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Stablecoins and Exchange Coins - What's the Difference From the Ol' Corporate Bond?

A new weekly record was set last week in global corporate bond sales, with investors grabbing hold of around $140 billion in new bonds according to data from Dealogic. This occurs against a backdrop of negative yielding debt, and the meteoric rise in popularity of stablecoins and exchange-native tokens across the crypto space. The near ubiquitous presence of coins like USDT on major exchanges, and the still nascent wave of exchange tokens like Binance’s BNB, signal a new era of cryptocurrency trading and investment. What remains unclear, however, is what separates these coins from traditional, legacy systems of investment such as their corporate bond cousins, and what all the hubbub is really about.

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The Good Ol’ Corporate Bond

Corporate bonds are a debt security a lot like government bonds, but with generally higher interest rates due to higher risk. An investor buys a corporate bond, receives regular interest payments until the bond matures, and at that time can claim the face value of the agreement. In short, it’s another way of financing debt, bonding the corporation to voluntary debt holders until bond maturity, when the par value must be paid to the investor.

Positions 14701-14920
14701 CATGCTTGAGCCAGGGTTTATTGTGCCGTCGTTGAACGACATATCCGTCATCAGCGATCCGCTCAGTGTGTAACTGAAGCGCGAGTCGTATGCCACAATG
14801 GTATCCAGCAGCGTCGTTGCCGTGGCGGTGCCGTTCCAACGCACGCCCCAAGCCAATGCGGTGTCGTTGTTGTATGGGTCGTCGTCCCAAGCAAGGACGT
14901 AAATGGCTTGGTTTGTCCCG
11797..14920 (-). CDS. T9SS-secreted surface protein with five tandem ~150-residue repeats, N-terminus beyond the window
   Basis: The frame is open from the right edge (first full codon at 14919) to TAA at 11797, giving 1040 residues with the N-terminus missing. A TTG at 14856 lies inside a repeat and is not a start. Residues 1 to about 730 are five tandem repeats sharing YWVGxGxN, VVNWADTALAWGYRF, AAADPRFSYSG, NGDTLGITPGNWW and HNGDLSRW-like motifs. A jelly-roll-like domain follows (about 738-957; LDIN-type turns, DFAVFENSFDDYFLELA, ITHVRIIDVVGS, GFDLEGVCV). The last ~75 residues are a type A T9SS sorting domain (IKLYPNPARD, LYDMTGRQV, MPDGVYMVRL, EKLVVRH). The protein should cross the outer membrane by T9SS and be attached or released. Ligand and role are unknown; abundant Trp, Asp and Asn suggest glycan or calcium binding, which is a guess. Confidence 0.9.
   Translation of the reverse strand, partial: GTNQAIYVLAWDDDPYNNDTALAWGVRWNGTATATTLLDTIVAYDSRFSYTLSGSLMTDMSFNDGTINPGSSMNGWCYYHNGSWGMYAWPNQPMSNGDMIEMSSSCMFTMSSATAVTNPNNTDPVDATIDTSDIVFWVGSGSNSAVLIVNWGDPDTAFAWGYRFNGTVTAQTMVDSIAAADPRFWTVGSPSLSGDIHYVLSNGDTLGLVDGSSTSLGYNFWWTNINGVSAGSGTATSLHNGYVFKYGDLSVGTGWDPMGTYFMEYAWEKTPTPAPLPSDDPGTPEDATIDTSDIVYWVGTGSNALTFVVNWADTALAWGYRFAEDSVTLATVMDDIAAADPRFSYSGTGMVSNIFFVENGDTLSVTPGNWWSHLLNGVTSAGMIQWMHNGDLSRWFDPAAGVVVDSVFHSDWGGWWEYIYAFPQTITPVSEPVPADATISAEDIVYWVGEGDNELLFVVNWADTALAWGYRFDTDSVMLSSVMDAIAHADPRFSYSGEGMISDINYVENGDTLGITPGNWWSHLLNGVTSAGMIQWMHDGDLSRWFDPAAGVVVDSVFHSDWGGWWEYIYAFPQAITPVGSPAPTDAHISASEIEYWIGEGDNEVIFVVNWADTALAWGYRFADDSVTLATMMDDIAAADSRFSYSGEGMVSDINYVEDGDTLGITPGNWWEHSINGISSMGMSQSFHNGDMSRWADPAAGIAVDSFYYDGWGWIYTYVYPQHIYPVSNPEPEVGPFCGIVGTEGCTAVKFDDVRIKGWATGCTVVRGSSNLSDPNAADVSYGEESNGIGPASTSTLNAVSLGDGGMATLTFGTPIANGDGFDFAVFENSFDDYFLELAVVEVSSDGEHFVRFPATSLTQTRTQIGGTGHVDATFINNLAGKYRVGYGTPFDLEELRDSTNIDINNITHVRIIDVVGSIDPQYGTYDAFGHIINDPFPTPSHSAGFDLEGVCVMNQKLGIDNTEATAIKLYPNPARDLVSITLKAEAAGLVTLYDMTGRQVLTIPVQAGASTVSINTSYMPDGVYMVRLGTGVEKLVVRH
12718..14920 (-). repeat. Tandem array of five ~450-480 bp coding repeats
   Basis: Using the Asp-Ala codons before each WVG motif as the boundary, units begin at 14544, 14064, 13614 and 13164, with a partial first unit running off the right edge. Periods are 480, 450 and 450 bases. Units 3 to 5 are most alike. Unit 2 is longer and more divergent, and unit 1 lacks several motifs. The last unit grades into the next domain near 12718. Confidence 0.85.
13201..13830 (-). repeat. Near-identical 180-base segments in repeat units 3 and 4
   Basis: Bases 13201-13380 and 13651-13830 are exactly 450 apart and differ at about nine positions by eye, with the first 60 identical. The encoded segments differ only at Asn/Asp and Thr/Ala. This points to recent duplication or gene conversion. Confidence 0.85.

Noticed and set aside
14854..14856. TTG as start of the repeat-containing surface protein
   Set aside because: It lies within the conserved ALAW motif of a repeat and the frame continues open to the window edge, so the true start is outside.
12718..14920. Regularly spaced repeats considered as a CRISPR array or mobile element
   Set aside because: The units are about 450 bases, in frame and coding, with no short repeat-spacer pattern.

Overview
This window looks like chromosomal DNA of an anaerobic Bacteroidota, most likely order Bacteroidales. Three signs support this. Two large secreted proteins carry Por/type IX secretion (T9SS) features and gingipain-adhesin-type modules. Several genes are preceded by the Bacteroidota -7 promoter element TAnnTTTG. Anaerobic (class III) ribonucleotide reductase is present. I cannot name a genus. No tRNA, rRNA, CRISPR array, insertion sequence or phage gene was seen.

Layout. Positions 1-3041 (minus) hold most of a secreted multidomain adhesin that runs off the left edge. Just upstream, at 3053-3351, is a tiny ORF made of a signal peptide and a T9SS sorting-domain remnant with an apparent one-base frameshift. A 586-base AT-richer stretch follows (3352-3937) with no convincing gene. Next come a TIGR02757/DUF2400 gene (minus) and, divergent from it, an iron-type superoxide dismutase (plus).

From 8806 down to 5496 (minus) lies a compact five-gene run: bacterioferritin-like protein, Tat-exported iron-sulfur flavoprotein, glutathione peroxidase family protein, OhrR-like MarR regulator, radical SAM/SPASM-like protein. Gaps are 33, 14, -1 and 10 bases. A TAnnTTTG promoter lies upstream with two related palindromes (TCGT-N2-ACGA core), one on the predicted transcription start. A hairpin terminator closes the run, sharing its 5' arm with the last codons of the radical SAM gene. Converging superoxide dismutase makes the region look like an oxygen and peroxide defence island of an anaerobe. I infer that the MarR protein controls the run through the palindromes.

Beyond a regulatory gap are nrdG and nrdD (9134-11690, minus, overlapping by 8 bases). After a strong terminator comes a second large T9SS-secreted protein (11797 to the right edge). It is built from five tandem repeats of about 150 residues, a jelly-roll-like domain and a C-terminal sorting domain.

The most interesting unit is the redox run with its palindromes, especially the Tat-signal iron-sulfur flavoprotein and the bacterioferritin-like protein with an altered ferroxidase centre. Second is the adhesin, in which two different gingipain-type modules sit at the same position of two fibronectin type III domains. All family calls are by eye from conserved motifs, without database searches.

Last week’s record investment spree in companies like Apple, Disney, and Coca-Cola is notable because companies are refinancing debt thanks to a surge in investment brought on by dismal corporate yields elsewhere, especially Japan and Europe. This is the first time Apple has borrowed through the bond market since 2017. In essence, they’re riding the waves created by sinking debt ships overseas. The situation with government bonds in many countries is also extremely bleak, with record negative yields being hit

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